Representation: Historian Latifa Salem whose high school years coincided with the heyday of the Free Officers’ rule in the late 1950s and early 1960s, agrees that the 28 February Statement on Egypt was often reduced to the reservations it made in relation to the management of British interests in Egypt, the situation in Sudan, and the rights of foreigners and minorities in Egypt.
“There was grave unfairness done to the achievement of the popular national movement that was made through a lot of sacrifices against the then still strong British Empire,” she said.
“This was the first step towards Egypt’s full independence,” she added. The road to this included other significant steps, including the signing of the 1936 Anglo-Egyptian Treaty that offered an initial legal framework for the end of the British occupation of Egypt after World War II and the 1954 Anglo-Egyptian Treaty that set out the way for the final termination of the British military presence in Egypt by 1956.
According to Salem, none of these subsequent agreements could have been reached without the 28 February Declaration.
It is true, Salem argued, that the British occupation might have thought of its statement on Egypt as a way of undoing the national movement for independence, or that it was trying to use this declaration as a way to divide the national movement. However, she said, those intentions aside, the date remains significant, and the work of the national movement continued, even if under multiple political agendas.
Ultimately, Salem argued, full independence and the end of the British occupation in Egypt, eventually secured by the Free Officers, was in line with the demands of the national movement as announced in the 1919 Revolution.
“The time has come to work on ending the polarisation between the two revolutions,” Afifi said. He added that the beginning of this “artificial division” had now re-started with another revolution, that on 25 January 2011.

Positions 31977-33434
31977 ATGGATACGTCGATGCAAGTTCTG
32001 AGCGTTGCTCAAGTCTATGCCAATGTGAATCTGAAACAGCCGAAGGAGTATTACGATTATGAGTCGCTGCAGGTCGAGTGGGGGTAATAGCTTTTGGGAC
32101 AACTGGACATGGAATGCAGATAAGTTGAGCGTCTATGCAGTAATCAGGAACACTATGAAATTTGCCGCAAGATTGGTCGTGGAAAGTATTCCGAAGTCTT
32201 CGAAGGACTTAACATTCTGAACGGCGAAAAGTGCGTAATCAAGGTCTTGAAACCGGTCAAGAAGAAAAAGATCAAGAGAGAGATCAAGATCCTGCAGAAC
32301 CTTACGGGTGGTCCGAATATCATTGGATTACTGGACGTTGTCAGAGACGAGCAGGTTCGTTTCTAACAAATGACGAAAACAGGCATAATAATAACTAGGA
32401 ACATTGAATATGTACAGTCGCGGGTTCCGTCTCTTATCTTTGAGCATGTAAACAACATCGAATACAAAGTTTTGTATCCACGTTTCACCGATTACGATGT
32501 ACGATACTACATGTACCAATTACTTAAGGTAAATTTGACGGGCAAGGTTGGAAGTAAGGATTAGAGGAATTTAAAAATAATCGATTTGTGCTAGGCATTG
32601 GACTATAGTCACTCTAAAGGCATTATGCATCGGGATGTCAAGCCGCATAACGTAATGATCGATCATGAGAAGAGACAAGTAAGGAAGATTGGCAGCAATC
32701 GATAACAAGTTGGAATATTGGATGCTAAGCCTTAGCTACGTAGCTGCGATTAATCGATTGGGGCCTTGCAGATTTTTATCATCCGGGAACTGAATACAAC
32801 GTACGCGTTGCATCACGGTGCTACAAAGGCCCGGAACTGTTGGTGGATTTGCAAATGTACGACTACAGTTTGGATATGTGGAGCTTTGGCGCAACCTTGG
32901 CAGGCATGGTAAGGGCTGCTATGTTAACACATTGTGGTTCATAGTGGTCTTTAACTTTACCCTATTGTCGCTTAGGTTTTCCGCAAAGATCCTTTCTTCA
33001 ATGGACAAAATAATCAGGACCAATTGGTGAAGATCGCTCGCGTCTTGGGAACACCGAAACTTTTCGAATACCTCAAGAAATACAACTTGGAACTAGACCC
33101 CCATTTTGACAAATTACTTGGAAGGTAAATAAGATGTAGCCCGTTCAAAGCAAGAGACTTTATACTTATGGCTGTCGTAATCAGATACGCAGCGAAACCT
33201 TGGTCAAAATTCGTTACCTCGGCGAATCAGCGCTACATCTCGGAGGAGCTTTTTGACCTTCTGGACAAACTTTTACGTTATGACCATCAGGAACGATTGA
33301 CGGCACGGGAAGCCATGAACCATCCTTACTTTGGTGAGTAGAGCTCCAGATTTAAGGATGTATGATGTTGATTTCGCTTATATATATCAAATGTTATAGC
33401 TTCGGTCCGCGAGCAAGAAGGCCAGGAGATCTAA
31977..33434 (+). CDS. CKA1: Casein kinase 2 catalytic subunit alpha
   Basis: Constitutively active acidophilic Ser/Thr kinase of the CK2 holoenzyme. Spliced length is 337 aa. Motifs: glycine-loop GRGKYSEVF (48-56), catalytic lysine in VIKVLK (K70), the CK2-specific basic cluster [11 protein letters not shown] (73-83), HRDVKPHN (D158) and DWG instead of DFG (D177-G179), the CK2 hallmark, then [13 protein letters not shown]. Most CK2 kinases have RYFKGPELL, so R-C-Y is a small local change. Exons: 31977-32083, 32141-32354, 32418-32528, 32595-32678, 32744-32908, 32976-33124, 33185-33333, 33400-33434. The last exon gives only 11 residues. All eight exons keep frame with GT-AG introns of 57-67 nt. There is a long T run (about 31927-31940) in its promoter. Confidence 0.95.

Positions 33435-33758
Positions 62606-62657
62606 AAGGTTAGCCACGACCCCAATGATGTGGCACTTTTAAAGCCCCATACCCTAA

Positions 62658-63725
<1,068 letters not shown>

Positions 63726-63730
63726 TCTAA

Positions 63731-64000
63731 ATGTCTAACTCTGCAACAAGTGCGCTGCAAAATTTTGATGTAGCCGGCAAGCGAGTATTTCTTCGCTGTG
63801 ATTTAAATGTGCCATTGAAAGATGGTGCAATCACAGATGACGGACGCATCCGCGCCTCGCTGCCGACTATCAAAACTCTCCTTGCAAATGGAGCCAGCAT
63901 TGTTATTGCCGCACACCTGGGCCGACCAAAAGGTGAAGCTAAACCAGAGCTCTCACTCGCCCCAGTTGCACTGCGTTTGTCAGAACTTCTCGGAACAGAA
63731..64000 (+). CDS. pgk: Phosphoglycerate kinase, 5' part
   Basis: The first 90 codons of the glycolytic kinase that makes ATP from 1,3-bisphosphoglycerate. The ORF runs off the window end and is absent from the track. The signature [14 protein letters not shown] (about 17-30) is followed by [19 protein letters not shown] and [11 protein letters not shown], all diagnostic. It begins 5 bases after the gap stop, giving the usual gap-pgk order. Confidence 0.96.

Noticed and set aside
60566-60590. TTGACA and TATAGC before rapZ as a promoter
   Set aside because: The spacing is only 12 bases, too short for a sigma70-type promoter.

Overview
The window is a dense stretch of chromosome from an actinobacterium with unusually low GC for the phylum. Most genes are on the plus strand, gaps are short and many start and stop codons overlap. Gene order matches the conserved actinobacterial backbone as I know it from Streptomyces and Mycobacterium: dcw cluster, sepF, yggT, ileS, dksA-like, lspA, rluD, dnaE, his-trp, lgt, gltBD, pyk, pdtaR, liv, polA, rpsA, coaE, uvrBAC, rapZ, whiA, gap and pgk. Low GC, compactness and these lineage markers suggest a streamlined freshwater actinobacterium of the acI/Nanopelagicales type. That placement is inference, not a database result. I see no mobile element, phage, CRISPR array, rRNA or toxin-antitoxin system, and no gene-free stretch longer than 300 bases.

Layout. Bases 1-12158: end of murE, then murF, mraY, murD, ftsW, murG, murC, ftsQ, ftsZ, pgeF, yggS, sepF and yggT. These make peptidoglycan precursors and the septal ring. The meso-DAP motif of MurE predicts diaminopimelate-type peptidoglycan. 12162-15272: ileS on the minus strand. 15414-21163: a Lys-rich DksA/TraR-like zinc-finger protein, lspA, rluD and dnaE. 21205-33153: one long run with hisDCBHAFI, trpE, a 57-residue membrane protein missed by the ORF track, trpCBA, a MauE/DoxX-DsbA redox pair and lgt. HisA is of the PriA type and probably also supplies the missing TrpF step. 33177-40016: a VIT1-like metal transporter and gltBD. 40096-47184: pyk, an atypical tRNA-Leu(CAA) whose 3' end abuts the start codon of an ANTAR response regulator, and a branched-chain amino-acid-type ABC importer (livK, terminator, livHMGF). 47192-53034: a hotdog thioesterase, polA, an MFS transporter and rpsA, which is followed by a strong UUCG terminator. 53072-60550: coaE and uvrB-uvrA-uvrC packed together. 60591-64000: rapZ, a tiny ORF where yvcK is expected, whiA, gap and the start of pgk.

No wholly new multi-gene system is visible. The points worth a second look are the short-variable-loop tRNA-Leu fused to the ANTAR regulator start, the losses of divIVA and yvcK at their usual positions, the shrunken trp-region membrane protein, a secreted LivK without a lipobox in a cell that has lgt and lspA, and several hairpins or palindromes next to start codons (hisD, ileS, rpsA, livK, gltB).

For Afifi, this year’s interest in the centenary of the 28 February Declaration is part of a wider inclination that started “even prior to the January 2011 Revolution and that was certainly endorsed by the Arab Spring.”
What the revolutions of the Arab Spring did, he argued, was to bring back the power of the people. “It was a moment to question what are often thought of as the facts and to step in with alternative narratives,” he argued.
Leading publishers in Egypt agree that a mood to revisit history has been present for close to two decades and maybe more. This, they said, has been providing the opportunity to introduce new titles and reprint old ones that revisit Egypt’s modern history in particular, an area where archival material can still be out of bounds to researchers and the general public
In 2001, Cairo publisher Dar Al-Shorouk published an Arabic translation of historian Khaled Fahmy’s All the Pasha’s Men, which contests the long-standing narrative about early 19th-century Egyptian ruler Mohamed Ali and re-examines it from the point of view of the people he ruled.
The book received a great deal of attention and stirred up much debate about the need to revisit Egypt’s modern and for that matter also contemporary history.
In 2005, Dar Al-Shorouk then started its “History Series: The Other Side”, which for some six years produced close to 20 titles on elements of Egypt’s modern history. “This was a project that Ibrahim Al-Moalem, the chair of Dar Al-Shorouk, took very seriously as he felt the responsibility of the publisher to contribute to attempts to take a closer look at the modern history of Egypt,” said Amira Abul-Maged, publishing manager at Dar Al-Shorouk.
Prominent historian Younan Labib Rizk headed a committee that decided the titles published in the series.
“The objective was to contribute to historical revisionism. From the business point of view, it was not very clear whether the titles would sell, but from the point of view of re-examining the history of Egypt, it was worthwhile,” Abul-Maged said.
The series offered a wide range of titles that covered the socio-political aspects of life in Egypt from the late 18th century until the early years of Free Officer rule. It was suspended with the outbreak of the 25 January Revolution and has not yet been re-introduced.
However, over the last two years, Dar Al-Shorouk has published two books by Mohamed Abul-Ghar, a leading medical author. These books, The Pandemic that Killed 180,000 Egyptians (Al-wabaa al-lazy qatal 180 alf masry) and Egyptian Jewry in the 20th Century (Yahoud masr fil-qarn al-eishrine), have been widely discussed.
Meanwhile, other publishing houses have also stepped in with titles, some less academic than those from Dar Al-Shorouk. This year, Dar Al-Karma produced the second volume of Makers of Egypt (Saniyaat masr), in which author Omar Taher completes the work he started in the first volume, published five years ago, to draw profiles of prominent figures who influenced Egyptian life in the 20th century.